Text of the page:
As Gov. Murphy proposes to pump another $7 billion of the state budget into New Jersey’s unreformed public pension system, Sunlight thought it would be a good time to highlight this reality check from an Urban Institute report entitled “Addressing and Avoiding Severe Fiscal Stress in Public Pension Plans.”
The authors examine the 2021 data for 202 public pension plans and identify 9 of them as “Deep Red,” that is, in critical condition and declining, and “projected to become insolvent in 20 years.” Among those 9 Deep Red plans is New Jersey’s Teachers’ Pension and Annuity Fund (TPAF). If TPAF becomes insolvent, then the $4.8 billion in annual benefit payments will have to be funded by annual appropriations from the state budget, which would likely bring about a fiscal crisis for the state.
Here are some of the numbers:
- Funded ratio (assets set aside to meet obligations to retirees): 39% — 6th-worst among the 202 plans. Remember that this includes data from 2021, a record year for investment returns. A more recent update by Equable that takes into account part of 2022 has the funded ratio at 37.4%. In other words, there’s only 37 cents set aside for every dollar owed to retirees.
- Ratio of active workers to retirees: 1.45x – 2nd-worst among the 202 plans. This number is now closer to 1.3x as more teachers retired in 2022, and is down from 2.4x in 2001. Fewer actives to fund more retirees means greater stress on the pension plan.
- Ratio of cash flow to assets: -6.97% — 4th-worst out of 202. This ratio measures the non-investment cashflows, which are basically annual contributions less payouts to retirees. On a stand-alone basis, TPAF took in 6.97% less in contributions than it paid out in benefits. To be fair, Murphy’s billions in contributions have brought this ratio to zero, but this still leaves the health of the plan subject to investment returns. In other words, if the stock market is down — like 2022 — TPAF has to sell assets to pay benefits (and its funded ratio will decrease as well).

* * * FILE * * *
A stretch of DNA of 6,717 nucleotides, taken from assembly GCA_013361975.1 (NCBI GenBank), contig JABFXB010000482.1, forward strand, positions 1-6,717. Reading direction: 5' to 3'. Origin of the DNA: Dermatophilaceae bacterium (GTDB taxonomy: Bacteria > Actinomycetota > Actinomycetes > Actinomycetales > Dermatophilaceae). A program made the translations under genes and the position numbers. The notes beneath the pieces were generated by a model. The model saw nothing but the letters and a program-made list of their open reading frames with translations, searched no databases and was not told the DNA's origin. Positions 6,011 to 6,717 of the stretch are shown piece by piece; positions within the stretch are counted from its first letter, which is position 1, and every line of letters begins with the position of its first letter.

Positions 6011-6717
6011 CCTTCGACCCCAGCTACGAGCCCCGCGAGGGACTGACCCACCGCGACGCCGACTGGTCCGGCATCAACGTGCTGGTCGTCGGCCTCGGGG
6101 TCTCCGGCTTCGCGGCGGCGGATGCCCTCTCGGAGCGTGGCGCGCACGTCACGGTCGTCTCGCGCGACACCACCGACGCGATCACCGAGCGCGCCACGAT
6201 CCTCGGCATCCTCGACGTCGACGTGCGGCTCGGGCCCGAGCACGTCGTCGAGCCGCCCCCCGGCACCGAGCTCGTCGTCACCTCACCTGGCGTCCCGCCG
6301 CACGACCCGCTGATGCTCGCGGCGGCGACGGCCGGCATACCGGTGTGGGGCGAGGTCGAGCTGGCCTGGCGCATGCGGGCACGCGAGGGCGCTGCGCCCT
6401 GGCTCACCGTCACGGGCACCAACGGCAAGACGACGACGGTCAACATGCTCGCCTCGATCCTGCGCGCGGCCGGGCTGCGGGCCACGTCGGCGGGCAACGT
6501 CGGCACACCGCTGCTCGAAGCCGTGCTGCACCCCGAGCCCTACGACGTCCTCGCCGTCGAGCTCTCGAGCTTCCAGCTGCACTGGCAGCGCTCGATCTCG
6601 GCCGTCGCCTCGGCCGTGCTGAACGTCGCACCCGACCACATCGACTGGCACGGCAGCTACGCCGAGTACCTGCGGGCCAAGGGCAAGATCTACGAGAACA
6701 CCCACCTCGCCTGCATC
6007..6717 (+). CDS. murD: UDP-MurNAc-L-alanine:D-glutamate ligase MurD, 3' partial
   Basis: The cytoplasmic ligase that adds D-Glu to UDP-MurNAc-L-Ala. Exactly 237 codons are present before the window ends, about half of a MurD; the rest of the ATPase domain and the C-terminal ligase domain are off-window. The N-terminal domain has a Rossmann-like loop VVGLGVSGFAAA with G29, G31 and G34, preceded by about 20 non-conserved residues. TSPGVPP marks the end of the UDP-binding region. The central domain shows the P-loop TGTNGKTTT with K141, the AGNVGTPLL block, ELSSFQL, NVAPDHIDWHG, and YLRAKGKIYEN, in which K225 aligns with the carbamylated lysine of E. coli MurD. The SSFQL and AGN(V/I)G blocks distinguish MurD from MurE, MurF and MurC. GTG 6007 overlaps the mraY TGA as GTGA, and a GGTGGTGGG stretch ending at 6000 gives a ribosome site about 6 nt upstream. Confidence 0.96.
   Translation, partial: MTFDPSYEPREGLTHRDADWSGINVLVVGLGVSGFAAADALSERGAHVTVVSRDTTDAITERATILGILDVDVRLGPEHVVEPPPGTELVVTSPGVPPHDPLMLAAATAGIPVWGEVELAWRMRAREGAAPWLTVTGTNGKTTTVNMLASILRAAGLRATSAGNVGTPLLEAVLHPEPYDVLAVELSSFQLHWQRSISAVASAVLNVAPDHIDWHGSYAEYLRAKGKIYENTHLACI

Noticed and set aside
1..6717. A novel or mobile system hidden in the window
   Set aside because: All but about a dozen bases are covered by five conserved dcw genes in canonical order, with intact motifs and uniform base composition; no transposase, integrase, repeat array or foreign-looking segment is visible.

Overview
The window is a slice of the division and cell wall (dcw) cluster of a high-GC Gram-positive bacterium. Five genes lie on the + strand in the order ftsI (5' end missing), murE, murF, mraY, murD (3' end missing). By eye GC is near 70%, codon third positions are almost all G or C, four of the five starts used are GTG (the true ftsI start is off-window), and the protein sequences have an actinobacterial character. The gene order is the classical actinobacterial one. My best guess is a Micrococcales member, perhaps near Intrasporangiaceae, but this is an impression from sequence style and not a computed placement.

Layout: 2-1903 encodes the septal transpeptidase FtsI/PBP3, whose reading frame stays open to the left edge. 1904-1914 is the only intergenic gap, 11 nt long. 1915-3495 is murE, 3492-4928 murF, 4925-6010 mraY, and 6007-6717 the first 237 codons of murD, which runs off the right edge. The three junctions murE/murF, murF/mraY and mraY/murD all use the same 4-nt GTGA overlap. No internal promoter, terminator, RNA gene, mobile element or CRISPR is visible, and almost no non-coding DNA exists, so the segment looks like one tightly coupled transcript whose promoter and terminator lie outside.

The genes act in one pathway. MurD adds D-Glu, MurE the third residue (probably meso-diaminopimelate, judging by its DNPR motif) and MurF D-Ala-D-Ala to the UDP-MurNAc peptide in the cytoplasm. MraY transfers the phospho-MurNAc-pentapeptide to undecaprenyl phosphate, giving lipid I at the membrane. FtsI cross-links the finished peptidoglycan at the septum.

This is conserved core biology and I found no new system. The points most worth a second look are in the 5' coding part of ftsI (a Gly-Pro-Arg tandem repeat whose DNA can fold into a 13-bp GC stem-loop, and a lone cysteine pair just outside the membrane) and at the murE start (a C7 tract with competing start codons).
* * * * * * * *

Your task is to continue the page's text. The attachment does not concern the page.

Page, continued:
Yet Murphy continues to pour billions a year into an unreformed TPAF. Rather than doing the hard work of making TPAF sustainable — thereby protecting both current and future retirees — Murphy simply caters to his biggest political supporter, the NJEA. But what happens when all the COVID funds run out and/or a recession hits?
For decades, the NJEA played a leading role in the severe underfunding of TPAF and blocked all efforts at reform. Now it steadfastly refuses to tell teachers the truth about the condition of their pension plan. The NJEA would prefer to keep teachers in the dark and pretend that making the full contribution means that everything is OK. But as the Urban Institute study shows, everything is not OK.
Murphy plans to be long gone when the reckoning comes and his unwillingness to tackle difficult problems means future generations of New Jerseyans will be left to deal with the fallout. In this light, New Jersey looks like a mere stepping-stone for Murphy’s national political ambitions.